Texas smoked brisket, is hard, really hard. Even professional pit masters occasionally turn out dry, over-seasoned, poorly smoked failures. While many people succeed with smoked ribs , they often fail with smoked brisket, as I did.
To cook a brisket at home, you want an offset smoker, that’s the design with a firebox off to one end, and set lower than the smoke chamber. If you’re buying one, count on paying at least $300. The best wood for smoking brisket is either oak or hickory because they taste best and burn clean.
Once you have your method down pat, do it 3 or 4 times. Each time you will get a bit better, and each time your family and friends will eat more. A worthy quest.
This is my second brisket and it came out great.
The brisket after I trimmed it. When you trim the brisket you can utilize all of those trimmings. The fat and any small bits of meat can be saved for grinding.
Alternatively, you can use the trimmings to make beef chicharrones, like I did. See how to make chicharrones.
Brisket rub: kosher salt, cracked pepper, onion powder, and garlic powder.
Brisket with the rub, ready to smoke.
A beautifully smoked brisket.
This came out near perfect, smoky, crunchy, tender and moist.
This is my third brisket. While I haven't smoked this one yet I did try and get some better shots so you have a better idea of what to trim, should you buy an untrimmed brisket.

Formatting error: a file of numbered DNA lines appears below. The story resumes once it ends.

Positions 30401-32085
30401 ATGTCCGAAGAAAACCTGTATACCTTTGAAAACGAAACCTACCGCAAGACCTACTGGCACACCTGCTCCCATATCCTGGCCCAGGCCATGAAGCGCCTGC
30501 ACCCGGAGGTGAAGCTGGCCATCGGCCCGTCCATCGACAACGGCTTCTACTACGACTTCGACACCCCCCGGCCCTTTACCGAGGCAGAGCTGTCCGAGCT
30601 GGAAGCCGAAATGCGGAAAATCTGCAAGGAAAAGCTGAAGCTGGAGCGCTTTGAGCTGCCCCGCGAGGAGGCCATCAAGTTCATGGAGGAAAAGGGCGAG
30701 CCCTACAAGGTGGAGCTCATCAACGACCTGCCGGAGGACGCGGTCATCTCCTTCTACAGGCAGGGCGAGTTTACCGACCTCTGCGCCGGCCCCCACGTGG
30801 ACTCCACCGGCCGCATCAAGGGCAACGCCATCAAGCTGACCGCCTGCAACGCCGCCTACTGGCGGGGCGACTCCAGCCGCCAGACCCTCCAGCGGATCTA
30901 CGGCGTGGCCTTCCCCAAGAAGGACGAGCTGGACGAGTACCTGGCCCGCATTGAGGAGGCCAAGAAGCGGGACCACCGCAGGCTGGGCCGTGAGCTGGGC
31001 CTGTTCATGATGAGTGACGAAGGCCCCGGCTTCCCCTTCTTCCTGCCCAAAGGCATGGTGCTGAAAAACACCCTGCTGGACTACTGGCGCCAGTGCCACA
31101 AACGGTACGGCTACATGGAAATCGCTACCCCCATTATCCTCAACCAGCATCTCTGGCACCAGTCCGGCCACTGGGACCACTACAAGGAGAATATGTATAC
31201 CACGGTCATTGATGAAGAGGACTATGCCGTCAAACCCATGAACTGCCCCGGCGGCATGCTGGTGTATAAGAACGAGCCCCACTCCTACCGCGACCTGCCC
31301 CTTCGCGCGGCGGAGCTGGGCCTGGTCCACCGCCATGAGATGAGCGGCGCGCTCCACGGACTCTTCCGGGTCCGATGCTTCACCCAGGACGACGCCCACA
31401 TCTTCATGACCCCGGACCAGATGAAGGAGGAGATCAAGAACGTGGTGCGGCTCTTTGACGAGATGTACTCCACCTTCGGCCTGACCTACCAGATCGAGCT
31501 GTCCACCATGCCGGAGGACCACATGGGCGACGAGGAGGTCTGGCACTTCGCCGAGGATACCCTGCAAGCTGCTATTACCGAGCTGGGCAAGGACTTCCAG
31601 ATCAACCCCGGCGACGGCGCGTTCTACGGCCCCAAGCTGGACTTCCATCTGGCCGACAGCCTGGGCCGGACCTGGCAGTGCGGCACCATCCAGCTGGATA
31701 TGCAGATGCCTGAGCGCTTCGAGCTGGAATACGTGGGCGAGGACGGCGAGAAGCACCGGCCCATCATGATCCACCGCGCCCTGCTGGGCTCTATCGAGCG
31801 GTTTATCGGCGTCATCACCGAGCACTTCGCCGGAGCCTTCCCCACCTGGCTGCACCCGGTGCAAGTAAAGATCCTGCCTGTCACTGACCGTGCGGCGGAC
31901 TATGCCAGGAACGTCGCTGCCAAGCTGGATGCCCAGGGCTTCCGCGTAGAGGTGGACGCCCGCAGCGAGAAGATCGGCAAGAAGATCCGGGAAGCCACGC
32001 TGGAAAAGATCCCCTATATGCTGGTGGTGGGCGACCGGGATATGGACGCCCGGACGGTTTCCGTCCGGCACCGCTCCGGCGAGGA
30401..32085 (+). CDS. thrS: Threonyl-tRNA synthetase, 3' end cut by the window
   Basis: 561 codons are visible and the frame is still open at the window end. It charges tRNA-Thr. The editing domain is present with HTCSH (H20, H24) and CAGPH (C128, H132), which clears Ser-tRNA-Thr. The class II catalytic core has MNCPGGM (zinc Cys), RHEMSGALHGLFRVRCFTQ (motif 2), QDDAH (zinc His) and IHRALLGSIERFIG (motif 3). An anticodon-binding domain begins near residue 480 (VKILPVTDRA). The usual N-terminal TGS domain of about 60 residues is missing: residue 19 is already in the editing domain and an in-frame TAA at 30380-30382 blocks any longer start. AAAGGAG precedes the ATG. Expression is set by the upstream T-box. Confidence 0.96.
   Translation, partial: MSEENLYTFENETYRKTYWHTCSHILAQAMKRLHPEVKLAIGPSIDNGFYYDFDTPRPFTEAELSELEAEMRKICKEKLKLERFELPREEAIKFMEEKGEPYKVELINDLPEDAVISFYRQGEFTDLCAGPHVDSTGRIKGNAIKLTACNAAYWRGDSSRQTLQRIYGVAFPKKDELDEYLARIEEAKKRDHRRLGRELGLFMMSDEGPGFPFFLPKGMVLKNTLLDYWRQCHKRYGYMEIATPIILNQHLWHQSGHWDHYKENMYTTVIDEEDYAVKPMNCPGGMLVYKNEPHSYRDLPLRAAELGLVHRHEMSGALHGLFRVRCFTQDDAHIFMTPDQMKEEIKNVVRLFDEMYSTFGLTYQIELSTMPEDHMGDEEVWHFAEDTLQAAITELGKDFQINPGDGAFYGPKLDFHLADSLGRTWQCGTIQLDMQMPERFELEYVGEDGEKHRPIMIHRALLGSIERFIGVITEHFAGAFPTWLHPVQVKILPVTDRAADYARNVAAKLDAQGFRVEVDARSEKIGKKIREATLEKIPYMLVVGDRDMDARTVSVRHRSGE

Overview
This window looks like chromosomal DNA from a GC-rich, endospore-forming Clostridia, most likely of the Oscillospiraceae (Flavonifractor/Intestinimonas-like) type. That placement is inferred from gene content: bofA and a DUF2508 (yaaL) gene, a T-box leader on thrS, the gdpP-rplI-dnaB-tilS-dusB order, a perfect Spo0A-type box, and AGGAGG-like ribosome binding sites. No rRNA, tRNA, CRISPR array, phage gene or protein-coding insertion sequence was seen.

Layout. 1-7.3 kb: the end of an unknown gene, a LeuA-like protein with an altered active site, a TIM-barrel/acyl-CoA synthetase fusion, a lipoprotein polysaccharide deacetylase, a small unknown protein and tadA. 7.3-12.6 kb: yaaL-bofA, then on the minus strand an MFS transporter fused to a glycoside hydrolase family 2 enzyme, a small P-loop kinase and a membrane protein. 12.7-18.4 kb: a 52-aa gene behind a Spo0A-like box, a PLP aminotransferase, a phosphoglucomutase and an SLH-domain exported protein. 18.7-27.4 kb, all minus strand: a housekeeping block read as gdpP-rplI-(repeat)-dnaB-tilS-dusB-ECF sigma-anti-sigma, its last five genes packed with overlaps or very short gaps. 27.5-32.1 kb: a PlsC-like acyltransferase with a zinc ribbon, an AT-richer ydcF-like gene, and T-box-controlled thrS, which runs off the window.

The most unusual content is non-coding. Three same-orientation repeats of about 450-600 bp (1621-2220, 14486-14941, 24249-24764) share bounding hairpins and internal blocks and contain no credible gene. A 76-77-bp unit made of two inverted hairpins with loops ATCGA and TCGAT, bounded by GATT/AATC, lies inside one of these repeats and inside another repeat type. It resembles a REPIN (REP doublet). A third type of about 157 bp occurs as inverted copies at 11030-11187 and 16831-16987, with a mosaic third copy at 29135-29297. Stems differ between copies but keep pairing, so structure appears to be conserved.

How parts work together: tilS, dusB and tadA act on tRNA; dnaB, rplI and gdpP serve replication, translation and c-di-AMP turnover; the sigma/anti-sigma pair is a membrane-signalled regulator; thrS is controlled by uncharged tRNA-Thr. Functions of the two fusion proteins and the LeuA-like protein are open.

The brisket comes in cryovac packaging and you can see that the grade is select. As I explained earlier I am doing all of my experimenting on select grade beef. However this should be the last one.
That's the fat cap covering the whole brisket. The point is on the left and the flat is on the right.
The brisket is trimmed and ready for the next step, which for this brisket is 72 hours in brine.
These are the trimmings from the brisket. If you save this you can make tallow, or chicharrones, or you can use the fat to grind into your beef for a burger or meatloaf.
This is what the bottom side of the brisket looks like. Again, with the point on the left and the flat on the right.
The benefit to making chicharrones, apart from eating them, is that you also get beef tallow. These are highly addictive.
Beef fat or tallow.
Making chicharrones is a pretty simple process, you cut up the fat into bite size pieces and add them to a saucepan. Look at you volume of fat to render and choose an appropriate sized pot.
Add the fat and add just enough water to coat the bottom of the pot by about 1/8th inch or 3 to 4 millimeters.
Place the pot over a very low flame and cook until the tallow renders out the the fat is crisp and crunchy throughout.
Remove the chicharrones with a slotted spoon and drain on a paper towel lined plate. Season with salt and enjoy.
For the tallow allow it to cool but is still liquid. strain through a fine mesh strainer. Refrigerate until ready to use.
FYI: If you use beef fat you get tallow, if you use pork fat you get lard.